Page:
We are building a stronger voice for people with chronic illness through participatory research. Click the button to find out how you can get involved in the project:
See our blog post series for some of the themes we’ll be exploring:
The big idea of the social model is to distinguish between ‘impairment’ and ‘disability’: ‘impairment’ is someone’s condition, ME (myalgic encephalomyelitis, or ‘chronic fatigue syndrome’) in my case, whereas ‘disability’ describes the way that impaired people are oppressed and excluded from society on top of their impairments. This challenges the assumption that disabled people need… Read more It’s not ME, it’s you – can the chronically ill embrace the social model?
Disabled activist, Stella Young recently wrote: ‘The social model tells us that we are far more disabled by inaccessible environments and hostile attitudes than we are by our physicality. My disability comes not from the fact that I’m unable to walk but from the presence of stairs.’ How true is this of people who are… Read more Ill versus disabled – is there a distinction between the two?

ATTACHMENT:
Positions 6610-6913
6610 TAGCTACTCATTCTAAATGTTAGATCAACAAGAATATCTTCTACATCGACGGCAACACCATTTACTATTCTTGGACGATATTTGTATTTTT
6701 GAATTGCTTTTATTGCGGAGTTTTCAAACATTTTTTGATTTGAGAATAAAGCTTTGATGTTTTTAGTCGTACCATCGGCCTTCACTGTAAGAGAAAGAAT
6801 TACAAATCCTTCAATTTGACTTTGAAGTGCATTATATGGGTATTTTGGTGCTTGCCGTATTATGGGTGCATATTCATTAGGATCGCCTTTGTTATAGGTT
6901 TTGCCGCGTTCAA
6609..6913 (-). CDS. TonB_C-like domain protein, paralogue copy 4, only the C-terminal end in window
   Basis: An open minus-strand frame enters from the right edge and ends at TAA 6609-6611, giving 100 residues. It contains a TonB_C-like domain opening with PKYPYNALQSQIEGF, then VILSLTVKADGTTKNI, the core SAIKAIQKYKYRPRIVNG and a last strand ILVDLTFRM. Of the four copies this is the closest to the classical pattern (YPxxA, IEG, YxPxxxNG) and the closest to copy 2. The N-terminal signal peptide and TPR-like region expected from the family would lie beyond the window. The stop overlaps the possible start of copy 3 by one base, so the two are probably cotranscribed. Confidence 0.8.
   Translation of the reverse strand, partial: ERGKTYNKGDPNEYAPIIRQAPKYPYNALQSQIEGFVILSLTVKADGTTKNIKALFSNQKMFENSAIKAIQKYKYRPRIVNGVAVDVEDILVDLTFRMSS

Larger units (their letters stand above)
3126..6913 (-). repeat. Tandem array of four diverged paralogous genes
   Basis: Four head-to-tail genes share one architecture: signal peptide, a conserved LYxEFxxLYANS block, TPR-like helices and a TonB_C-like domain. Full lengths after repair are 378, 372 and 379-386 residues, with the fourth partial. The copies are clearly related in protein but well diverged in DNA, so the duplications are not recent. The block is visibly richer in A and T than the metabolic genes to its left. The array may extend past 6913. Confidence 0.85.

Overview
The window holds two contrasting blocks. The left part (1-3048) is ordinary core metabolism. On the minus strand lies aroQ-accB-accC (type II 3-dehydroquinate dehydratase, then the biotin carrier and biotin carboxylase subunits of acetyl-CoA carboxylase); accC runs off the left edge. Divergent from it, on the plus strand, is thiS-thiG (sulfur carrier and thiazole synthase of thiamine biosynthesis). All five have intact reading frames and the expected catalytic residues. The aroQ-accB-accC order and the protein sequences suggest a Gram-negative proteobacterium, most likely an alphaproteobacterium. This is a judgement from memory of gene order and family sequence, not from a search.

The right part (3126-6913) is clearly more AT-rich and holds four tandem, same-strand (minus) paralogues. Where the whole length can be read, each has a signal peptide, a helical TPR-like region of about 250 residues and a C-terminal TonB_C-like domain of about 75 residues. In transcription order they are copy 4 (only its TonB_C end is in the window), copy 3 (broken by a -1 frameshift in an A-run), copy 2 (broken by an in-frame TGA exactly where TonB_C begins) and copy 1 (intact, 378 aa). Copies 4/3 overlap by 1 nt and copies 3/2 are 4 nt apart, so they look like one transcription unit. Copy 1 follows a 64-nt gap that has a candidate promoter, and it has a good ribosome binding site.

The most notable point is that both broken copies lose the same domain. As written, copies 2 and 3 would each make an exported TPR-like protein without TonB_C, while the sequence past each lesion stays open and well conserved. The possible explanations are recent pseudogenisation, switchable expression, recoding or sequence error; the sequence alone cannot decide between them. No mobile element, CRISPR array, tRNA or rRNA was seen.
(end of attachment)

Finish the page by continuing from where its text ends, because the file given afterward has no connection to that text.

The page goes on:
I’m exactly the same as anyone else who’s gathered up a lifetime of training and experience. I have a lot of skills. People come to me for advice. They offer me work. They offer me money to do that work. And I can do the work, but it makes me ill. I don’t mind; I’ve… Read more Department for Snakes and Ladders?
by Ella Sumpter I have been given a power wheelchair that used to belong to my wife’s grandfather. I am very grateful. It will be very useful when I have to go to the local shops, or be somewhere where I am expected to stand around or stay on my feet a long time. It… Read more Stairs or stares? Obstacles to using a wheelchair with invisible illness